Cliff swallows, like the more familiar tree and barn swallows, are small experts at catching and eating insects on the wing.

At 5¼ inches long and just three-quarter ounce, cliff swallows have the speed and maneuverability to dine well wherever insects swarm.

There are few cliffs in flat and sandy South Jersey, so we don’t have the namesake nesting habitat for this bird. The nearest big colony of cliff swallows I’ve run across was under a bridge over the Delaware River near Trenton.

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But cliff swallows are regularly seen in the area, typically starting in March each year in the Cape May area, where the intensive birding quickly finds them.

Cliff swallows could be used as a harbinger of spring, and the famous swallows that used to return to San Juan Capistrano in southern California were another kind of cliff swallow. More appropriate for our area, though, is the laughing gull, which many have accepted as our signature bird of spring.

Migrating cliff swallows, more common in the fall, are easily identified if you can get your binoculars on them as they speedily scoop up bugs.

A robust, short-tailed swallow, cliff swallows have a bright white forehead. Around here, only the rarer cave swallow looks similar, and its forehead is chestnut when mature.

In nature, cliff swallows build rounded nests of mud on rock walls, often beneath an overhang for protection.

By nesting together, they help each other find and follow the large swarms of insects that make feeding youngsters easier. And if a female produces too many eggs for her nest, she might lay one in another nest nearby or even pick one up in her bill and move it there, the Cornell Lab of Ornithology says.

Lots of places good for insects — ponds, marshes and fields — don’t have suitable cliff nesting ground nearby. Fortunately for cliff swallows, people have provided a lot of artificial “cliff” surfaces by building road bridges.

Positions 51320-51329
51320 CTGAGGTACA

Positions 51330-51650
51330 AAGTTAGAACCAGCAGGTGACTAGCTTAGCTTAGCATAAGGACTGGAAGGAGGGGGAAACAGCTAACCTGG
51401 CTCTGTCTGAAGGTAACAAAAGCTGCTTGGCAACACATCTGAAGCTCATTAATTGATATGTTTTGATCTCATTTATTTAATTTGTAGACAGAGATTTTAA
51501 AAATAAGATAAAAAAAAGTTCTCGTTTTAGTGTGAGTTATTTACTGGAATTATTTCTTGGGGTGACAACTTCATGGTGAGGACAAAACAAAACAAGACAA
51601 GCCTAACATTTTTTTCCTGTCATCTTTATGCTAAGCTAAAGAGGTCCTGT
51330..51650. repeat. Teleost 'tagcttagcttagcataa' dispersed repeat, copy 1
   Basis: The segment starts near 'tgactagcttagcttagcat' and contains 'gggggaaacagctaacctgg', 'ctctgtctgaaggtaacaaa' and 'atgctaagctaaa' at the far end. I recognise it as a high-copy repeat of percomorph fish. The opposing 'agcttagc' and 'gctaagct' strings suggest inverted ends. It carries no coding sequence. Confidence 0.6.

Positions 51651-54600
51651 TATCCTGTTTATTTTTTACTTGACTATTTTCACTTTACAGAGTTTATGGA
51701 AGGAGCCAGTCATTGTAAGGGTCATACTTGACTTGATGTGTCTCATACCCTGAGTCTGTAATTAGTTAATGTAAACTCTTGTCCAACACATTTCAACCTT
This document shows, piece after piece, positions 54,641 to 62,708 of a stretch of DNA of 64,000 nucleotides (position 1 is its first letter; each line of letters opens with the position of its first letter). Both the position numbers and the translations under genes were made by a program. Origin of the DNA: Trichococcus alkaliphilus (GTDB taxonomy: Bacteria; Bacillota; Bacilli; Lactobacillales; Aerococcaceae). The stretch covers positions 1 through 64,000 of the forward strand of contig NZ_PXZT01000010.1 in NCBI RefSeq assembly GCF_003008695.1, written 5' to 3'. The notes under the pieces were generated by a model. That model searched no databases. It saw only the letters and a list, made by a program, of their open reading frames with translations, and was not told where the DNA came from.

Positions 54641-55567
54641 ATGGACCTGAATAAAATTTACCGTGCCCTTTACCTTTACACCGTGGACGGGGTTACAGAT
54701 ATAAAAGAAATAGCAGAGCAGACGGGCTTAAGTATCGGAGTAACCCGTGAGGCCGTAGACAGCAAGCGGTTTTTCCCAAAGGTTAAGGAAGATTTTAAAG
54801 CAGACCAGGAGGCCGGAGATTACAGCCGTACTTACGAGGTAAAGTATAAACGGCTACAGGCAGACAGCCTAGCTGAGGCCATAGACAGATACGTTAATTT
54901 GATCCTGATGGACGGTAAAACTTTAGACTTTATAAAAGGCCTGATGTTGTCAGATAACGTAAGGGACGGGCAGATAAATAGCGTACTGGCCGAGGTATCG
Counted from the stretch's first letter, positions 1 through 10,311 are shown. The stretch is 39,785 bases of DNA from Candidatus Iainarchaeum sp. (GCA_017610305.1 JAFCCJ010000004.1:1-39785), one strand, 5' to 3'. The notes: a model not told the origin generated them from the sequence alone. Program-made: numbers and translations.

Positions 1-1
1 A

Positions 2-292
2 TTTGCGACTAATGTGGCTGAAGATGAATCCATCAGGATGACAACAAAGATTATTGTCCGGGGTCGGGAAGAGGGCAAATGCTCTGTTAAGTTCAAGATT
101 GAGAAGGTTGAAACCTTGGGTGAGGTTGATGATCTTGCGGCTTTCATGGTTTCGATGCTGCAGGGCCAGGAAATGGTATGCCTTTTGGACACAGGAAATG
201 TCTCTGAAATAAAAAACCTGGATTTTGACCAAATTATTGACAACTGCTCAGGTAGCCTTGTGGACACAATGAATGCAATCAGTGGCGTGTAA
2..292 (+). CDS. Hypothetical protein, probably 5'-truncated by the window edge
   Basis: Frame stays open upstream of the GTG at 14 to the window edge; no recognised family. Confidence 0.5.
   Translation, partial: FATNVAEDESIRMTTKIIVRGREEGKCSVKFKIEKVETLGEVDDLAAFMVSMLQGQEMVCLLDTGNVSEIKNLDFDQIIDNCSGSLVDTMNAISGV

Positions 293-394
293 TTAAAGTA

Unfortunately, road bridges come with speeding vehicles.

Cars kill a lot of wildlife in America, hundreds of millions of animals a year, of which about 15 percent are birds, studies suggest.

Many times we see animals at risk or already hit, and we wish that they would learn to stay off the road – but learning is what we do, not the animal way.

Animals pursue their lives and depend on natural selection to slowly equip them with whatever attributes and instincts they need to survive in a changing world.

That’s exactly what seems to be happening with cliff swallows.

Charles and Mary Brown, of the Universities of Tulsa and Nebraska-Lincoln, have studied cliff swallows for 30 years and found that the number of nests in their area have more than doubled in that time.

Part of the reason, the Browns think, is that the cliff swallows are evolving slightly shorter wings — 2 millimeters shorter out of about 13 inches wide.

The Browns found that birds killed by cars, often after landing on the road, have longer wings than the general population. Shorter wings enable birds to take off vertically more quickly and get out of the way of approaching vehicles.

Assuming the research is solid, cliff swallows are a rare example of evolution in action — the kind usually seen among bacteria and viruses becoming resistant to our drugs.

Nice to see a beneficial example of it.

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